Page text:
Releasing Leatherback Sea Turtles - Yes, we did!

Not long ago, we spent an amazing weekend in Monterrico, a small, beach town on the Pacific Coast of Guatemala. The town is a popular spot for locals and egg-laying sea turtles. There are at least two Tortugarios (turtle hatcheries), that are working to preserve and grow the population of sea turtles in the local waters.

Each night from August to December workers and volunteers of the Tortugarios walk the beach looking for sea turtles that are digging a nest and laying eggs. As soon as the eggs are laid, and even while they're being laid, they are collected and brought to the Tortugario in order to protect them from predators. The eggs are reburied within the safety of the hatchery where they are tracked by calender.

 This grid system helps track when the turtles will hatch.

This grid system helps track when the turtles will hatch.

About 60-70 days after being laid, the eggs hatch and the hatchlings dig their way to the surface. At nightfall, they instinctively crawl into the ocean. Obviously they can't get far when housed in a protective environment so the Tortugario collects the hatchlings and brings them to the beach for release.

 Hatchlings being carried to the beach

Hatchlings being carried to the beach

In order to protect the hatchlings on their short journey into the water the hatchery ropes off a small section of the beach. 

 Crowds begin to gather in anticipation of the release. Everyone is standing behind the roped off area

Crowds begin to gather in anticipation of the release. Everyone is standing behind the roped off area

For a donation of Q10 ($1.30US), onlookers get the opportunity to personally release one of the turtles. Initially both kids and I were interested. Mickelle thought the experience was incredible, but recognized having to hold a squiggly, alien looking hatchling would only bring harm to the hatchling.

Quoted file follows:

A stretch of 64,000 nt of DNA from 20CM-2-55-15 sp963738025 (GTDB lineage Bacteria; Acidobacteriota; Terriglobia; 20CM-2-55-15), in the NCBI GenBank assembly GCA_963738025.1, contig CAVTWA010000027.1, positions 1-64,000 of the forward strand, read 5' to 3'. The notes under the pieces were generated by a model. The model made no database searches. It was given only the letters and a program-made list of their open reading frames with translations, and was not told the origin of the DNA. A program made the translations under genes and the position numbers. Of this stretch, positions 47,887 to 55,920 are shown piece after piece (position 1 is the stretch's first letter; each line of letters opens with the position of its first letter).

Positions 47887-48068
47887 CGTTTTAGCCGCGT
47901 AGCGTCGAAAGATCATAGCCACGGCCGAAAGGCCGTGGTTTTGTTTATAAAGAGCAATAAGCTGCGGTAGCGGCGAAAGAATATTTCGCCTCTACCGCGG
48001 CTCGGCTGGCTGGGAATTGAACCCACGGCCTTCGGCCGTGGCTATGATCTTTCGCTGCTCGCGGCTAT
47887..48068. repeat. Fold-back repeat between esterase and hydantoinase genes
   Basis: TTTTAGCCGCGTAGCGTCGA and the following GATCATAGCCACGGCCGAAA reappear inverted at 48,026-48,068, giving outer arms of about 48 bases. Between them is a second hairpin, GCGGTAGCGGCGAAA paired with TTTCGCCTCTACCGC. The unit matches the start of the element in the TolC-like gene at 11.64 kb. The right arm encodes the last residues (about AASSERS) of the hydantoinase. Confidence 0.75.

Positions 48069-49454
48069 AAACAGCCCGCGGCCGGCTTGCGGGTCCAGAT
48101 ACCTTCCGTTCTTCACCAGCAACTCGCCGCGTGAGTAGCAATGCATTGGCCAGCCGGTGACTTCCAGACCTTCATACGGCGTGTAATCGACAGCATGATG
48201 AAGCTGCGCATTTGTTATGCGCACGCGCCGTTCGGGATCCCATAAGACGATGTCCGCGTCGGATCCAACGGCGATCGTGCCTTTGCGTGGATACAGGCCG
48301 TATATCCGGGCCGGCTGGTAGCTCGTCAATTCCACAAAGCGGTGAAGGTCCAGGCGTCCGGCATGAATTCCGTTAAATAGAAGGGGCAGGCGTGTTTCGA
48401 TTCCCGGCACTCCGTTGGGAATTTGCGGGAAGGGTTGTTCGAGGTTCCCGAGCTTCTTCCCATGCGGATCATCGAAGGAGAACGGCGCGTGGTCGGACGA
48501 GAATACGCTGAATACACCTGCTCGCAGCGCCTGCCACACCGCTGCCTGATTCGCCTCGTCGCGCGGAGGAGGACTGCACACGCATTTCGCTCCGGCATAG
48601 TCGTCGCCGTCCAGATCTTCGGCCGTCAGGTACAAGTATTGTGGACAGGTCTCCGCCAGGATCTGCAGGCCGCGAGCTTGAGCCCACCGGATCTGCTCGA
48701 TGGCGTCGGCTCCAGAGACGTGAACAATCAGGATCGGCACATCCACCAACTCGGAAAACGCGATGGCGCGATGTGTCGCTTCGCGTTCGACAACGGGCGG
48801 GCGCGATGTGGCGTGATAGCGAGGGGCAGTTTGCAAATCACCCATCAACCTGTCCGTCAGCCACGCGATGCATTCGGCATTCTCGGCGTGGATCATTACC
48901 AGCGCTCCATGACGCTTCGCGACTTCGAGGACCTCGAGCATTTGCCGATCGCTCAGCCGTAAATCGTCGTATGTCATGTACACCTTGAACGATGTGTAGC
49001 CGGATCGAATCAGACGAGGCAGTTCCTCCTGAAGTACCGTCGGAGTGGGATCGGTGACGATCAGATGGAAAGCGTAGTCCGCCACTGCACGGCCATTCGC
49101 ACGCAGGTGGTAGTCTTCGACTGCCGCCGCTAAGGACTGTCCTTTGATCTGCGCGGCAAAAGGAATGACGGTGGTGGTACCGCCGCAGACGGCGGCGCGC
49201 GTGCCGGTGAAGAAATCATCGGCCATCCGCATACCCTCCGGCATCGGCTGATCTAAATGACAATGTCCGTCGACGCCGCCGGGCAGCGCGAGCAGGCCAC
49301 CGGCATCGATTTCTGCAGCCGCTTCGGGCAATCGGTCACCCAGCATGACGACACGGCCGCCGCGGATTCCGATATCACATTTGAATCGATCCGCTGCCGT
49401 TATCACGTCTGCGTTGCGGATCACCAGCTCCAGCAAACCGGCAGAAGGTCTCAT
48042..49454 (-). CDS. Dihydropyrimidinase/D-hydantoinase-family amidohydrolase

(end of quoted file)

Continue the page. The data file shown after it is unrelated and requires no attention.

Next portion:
Shortly after receiving our three hatchlings, Tag decided he was not going to touch one. Hmm...clearly that's Mick's genes. Elle, on the other hand, was thrilled. She LOVES turtles and couldn't get enough. 

 Elle and I holding newly hatched Leatherback Sea turtles. She was thrilled.

Elle and I holding newly hatched Leatherback Sea turtles. She was thrilled.

 They were very cute and active but Mickelle  and Tag refused to touch them.

They were very cute and active but Mickelle  and Tag refused to touch them.

 Elle said her turtle was calmed by sitting on sand while waiting for the go to release them

Elle said her turtle was calmed by sitting on sand while waiting for the go to release them

We had a few minutes before the release...

Then it was release time. The hatchery had us all line up next to the rope and release them at the same time.

 On your mark, get set....GO!

On your mark, get set....GO!

The surf in Monterrico can be rough (especially if you are only 1-2 inches long). It was a wild ride for some turtles but they all made it into the water.

Elle released all three of our turtles. Watching her release them warmed our hearts. It's truly rewarding to give our children experiences we know they'll treasure for years to come. Tag watched the release, but he had important tunnels that needed digging so he did not watch for long.

 Tag played in the sand and pretty much ignored the turtles.

Tag played in the sand and pretty much ignored the turtles.

While we were in Monterrico our friend saw volunteers from the hatchery collecting eggs from the beach on two different nights. We unfortunately did not see this but perhaps next time...

Thanks for reading! If you enjoyed this, does us a favor and click the Like or Share button below.